Close to home

Though art’s practice and promise are as rich as they’ve ever been, it’s all too easy to scroll past.

By Ajay Batra

Something I always think about when I see posts from Humans of UChicago on Facebook is that people don’t seem to understand that only Humans of New York (HONY) could never have failed to become a hit. Among all the high-minded photography projects that have followed it into existence, HONY is the only one with such a vast supply of subjects: New York City is a bottomless reservoir of “interesting people”—white women with short hair, people of color who look vaguely industrious, adorable mixed-race children, and any older person at all. I’m being reductive, of course, but I’m not really.

HONY’s essential mission, to ache ceaselessly after some essence of humanity by sampling from its most sprawling and diverse coalescence, will never “succeed,” whatever that might entail. But it will consistently come close, in the eyes of its audience, by virtue of its always seeming to be coming closer. Its auteur, Brandon Stanton, always manages to ask each subject precisely the right question to evince a remark whose powerful air of profundity is itself usually evinced by an inoffensiveness so overwhelming that we have no choice but to applaud it, in awe of the sheer flatness and uniformity of the Wonder Bread on display before us. To use another food metaphor, since I’m hungry, looking at a HONY post is now like eating a bacon-wrapped date, or one of those tiny little hamburgers: Though it was once a novel experience, the immediacy of its newness has dissolved, rendering it a figure for the sort of feeble and pathetic “difference” qua quirkiness we embrace on the Internet for lack of anything better to do there or in our lives. I’m being harsh, of course, but I’m not really.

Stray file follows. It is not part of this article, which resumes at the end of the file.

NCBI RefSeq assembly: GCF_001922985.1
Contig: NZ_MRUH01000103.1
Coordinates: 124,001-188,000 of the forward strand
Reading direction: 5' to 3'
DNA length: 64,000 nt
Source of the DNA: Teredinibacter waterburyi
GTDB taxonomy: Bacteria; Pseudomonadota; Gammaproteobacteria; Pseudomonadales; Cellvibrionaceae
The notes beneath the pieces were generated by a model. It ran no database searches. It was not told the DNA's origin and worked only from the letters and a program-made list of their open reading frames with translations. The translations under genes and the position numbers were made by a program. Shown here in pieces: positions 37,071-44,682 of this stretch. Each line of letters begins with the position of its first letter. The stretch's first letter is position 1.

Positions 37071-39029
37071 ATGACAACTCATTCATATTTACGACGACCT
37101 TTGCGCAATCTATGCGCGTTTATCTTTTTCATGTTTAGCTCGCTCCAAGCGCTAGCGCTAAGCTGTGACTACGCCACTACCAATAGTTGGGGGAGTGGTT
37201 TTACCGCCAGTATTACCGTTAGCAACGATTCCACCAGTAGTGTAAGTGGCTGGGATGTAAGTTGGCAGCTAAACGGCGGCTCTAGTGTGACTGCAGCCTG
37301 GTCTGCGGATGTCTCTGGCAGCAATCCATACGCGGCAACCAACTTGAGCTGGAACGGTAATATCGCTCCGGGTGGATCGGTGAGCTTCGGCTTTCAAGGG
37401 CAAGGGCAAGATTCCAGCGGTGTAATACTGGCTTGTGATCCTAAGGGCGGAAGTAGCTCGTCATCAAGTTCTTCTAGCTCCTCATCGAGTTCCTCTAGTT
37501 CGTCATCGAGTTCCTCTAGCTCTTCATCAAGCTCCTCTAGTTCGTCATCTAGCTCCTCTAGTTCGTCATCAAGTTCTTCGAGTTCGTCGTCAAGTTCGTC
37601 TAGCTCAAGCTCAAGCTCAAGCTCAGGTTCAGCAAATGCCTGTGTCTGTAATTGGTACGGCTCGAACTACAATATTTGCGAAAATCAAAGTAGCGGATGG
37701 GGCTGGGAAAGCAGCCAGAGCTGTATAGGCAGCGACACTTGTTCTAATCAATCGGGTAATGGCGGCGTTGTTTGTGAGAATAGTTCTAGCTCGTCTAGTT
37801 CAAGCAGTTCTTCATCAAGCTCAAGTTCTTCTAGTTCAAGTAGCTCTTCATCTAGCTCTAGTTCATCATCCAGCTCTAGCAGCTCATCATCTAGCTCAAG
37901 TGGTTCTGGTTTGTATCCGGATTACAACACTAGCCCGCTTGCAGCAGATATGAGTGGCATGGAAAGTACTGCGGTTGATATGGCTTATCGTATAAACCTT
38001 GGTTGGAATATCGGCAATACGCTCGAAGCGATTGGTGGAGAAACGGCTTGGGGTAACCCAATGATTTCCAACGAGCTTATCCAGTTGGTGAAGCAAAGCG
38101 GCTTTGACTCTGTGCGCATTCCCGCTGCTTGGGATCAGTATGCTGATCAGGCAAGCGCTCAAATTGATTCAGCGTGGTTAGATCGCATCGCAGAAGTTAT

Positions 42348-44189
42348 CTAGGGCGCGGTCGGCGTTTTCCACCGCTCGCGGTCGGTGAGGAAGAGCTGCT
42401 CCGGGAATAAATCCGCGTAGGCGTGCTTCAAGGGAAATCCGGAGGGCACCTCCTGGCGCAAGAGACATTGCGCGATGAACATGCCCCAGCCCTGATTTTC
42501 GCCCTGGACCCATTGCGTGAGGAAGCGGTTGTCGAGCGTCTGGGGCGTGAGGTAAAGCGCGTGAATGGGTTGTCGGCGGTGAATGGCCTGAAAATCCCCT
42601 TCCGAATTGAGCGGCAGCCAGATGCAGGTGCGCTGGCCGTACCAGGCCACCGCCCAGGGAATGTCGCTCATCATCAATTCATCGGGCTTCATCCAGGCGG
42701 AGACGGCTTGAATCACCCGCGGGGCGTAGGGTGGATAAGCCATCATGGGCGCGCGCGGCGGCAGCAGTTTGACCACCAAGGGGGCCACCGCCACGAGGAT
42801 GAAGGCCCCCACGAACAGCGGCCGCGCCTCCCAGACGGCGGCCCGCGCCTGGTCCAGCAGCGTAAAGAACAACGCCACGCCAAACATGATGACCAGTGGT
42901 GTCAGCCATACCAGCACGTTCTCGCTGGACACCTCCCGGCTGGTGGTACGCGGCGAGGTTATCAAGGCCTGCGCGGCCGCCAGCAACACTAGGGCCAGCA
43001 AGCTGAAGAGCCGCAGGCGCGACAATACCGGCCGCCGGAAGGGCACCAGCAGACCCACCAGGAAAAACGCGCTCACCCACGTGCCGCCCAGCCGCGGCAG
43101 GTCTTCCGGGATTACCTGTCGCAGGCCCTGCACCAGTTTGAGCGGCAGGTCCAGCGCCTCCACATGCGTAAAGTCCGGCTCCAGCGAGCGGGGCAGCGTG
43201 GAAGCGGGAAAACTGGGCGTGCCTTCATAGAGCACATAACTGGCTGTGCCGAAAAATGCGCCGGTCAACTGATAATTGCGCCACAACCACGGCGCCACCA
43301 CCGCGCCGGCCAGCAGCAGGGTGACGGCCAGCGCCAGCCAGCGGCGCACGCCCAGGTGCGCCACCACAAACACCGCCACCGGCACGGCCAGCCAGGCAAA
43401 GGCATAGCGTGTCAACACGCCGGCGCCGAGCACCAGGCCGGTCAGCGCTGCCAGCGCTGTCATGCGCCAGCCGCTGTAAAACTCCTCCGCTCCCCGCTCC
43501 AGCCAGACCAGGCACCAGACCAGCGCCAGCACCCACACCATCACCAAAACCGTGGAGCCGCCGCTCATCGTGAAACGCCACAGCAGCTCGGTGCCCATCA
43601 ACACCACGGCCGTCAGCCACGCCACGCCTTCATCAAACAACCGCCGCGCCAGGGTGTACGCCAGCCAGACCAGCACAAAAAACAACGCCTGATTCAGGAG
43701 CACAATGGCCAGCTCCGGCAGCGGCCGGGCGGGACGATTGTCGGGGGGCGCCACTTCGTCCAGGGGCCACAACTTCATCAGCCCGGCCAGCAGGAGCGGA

Though I am being reductive. I’ll admit that there are some HONY posts with substance. Those are most frequently ones that capture a being—and, indeed, being—on the verge. A scan of images from the past week alone shows stories of dealing with depression, the trauma of walking away from long-term partners, and even the psychic pain of losing a long-loved spouse. In the most compelling cases, these human stories express the sort of experiential meaning capable of evoking emotional catharsis when seen by the right set of eyes. This does not, however, negate the reality that the composite average HONY post, according to a very sophisticated algorithm I devised, depicts a Yorkshire Terrier/little girl hybrid—wearing a plaid denim tutu, and a pearl necklace from her husband, who was a WWII fighter pilot and quite the dancer—holding a fudgesicle made of flowers. The composite average top comment is, “KEEP it strong!! keep it STRONG ON!! Simple 🙂 This brings the hope the joy for humanity 8) Simple.”

I’m sorry—that is really harsh. I’m being too dismissive. That’s honestly something I’m working on. It’s too easy to derive enjoyment from senselessly knocking things that are essentially good.